The federal government says it expects to cut reimbursement payments to private insurers that offer Medicare Advantage programs in 2010, opening the possibility for higher payments for seniors looking to manage their retirement living budgets.
The Centers for Medicare & Medicaid Services announced that up to 4 perc
ent in reductions are expected, including a 3.4 percent reduction in payments based on differences in disease coding between the federal program and private plans as well as a 0.6 percent reduction for indirect medical education costs.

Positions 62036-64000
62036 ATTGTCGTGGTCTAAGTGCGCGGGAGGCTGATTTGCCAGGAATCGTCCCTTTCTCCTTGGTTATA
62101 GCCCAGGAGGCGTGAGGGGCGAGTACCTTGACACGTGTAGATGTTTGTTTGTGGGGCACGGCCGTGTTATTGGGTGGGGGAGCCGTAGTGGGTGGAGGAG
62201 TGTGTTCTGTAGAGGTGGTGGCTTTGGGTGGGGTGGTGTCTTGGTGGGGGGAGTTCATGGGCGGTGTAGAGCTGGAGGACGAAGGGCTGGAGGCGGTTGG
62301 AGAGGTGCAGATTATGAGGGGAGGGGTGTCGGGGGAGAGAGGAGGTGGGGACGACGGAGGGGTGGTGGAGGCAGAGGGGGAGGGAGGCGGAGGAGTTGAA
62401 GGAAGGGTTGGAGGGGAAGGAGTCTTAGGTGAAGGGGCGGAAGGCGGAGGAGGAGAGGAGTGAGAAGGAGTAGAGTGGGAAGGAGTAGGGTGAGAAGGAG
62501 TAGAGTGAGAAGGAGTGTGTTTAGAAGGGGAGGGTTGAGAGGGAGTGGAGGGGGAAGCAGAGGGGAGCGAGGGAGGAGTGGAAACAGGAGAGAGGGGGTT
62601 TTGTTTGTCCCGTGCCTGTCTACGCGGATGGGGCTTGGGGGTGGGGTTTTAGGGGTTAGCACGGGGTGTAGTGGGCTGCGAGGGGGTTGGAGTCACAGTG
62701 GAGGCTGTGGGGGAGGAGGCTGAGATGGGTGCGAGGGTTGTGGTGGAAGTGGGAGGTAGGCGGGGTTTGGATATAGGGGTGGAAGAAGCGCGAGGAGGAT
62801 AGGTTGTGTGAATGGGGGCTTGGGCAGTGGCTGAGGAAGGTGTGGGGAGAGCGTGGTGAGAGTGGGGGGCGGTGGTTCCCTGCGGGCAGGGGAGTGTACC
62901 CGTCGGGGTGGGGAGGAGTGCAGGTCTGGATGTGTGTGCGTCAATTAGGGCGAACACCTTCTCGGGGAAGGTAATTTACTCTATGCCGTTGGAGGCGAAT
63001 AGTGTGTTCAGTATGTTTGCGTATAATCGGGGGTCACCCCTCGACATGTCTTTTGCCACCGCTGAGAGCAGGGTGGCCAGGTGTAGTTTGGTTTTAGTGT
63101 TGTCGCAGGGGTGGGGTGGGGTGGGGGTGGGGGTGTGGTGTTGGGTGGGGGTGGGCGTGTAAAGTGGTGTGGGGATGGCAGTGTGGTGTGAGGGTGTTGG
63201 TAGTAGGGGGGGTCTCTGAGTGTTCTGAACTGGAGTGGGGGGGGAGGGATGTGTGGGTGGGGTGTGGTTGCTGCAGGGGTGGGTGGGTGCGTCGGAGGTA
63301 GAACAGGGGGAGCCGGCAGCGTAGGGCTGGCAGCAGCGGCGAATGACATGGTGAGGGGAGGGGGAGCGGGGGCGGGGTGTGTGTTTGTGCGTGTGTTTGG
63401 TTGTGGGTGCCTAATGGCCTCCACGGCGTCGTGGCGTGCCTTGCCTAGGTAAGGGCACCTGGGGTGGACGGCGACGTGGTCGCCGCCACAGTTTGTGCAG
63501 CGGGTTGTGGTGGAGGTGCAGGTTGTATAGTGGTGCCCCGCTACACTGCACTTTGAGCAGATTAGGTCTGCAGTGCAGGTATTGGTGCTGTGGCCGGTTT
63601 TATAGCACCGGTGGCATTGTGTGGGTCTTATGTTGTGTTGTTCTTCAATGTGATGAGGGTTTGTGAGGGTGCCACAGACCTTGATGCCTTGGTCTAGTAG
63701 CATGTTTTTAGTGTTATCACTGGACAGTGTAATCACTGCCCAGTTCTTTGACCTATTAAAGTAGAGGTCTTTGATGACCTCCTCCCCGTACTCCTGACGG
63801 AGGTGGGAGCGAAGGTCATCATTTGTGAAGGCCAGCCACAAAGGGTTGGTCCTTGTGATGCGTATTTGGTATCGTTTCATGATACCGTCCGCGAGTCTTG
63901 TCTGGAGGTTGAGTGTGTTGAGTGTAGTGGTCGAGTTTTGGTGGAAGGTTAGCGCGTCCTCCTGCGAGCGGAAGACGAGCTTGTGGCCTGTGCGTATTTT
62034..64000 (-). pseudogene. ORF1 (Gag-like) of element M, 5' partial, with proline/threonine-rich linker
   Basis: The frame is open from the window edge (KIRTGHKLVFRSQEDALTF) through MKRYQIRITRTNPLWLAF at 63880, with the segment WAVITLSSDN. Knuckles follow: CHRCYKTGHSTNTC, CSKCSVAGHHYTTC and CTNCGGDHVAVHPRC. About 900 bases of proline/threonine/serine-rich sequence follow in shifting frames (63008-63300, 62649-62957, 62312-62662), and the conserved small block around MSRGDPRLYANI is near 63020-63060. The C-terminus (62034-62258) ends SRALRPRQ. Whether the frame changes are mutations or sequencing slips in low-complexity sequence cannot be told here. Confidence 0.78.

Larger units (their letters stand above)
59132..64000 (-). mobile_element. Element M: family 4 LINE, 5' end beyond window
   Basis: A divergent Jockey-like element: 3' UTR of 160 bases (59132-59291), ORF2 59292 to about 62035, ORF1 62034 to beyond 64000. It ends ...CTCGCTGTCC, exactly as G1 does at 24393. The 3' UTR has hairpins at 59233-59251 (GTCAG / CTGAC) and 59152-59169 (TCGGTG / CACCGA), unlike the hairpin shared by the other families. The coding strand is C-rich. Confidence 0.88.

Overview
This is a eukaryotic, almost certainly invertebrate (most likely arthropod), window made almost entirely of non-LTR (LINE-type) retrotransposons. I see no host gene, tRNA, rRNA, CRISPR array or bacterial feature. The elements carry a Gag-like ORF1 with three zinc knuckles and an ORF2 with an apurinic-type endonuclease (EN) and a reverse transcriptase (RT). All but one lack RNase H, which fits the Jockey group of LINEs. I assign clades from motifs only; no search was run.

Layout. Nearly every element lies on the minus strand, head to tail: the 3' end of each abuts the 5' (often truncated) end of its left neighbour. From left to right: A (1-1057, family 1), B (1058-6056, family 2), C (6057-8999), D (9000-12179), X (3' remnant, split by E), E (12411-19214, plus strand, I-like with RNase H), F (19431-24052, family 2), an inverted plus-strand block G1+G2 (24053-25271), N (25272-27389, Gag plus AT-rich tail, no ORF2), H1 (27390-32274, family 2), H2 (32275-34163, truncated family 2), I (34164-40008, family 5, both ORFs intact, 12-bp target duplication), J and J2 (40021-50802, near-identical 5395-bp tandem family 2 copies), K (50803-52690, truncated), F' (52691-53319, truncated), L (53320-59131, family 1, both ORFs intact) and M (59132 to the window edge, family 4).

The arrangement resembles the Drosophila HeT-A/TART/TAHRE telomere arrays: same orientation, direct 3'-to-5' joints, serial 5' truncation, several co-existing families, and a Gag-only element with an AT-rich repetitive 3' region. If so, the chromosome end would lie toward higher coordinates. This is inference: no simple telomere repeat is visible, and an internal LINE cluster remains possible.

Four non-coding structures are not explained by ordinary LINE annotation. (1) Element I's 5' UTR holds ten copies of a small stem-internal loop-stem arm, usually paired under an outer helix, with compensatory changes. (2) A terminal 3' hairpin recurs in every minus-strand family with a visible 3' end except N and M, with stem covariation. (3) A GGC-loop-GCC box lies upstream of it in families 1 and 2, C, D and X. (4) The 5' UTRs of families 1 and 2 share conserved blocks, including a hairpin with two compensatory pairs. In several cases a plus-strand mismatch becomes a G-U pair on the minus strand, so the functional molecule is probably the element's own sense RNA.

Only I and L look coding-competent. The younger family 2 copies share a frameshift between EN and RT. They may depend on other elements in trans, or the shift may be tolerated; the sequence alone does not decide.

There will also be a cap of 4.6 percent on the increase in costs associated with the Part D prescription drug plan, CMS reported, increasing the deductible by $5 and the initial coverage limit by $50 to $310 and $2,830, respectively.
Many are questioning who will bear the burden of making up the difference between the reduced reimbursements and the costs to insurers, such as Humana and United Health, the number one and two Medicare Advantage insurers in the country with each enrolling more than one million senior citizens in their plans.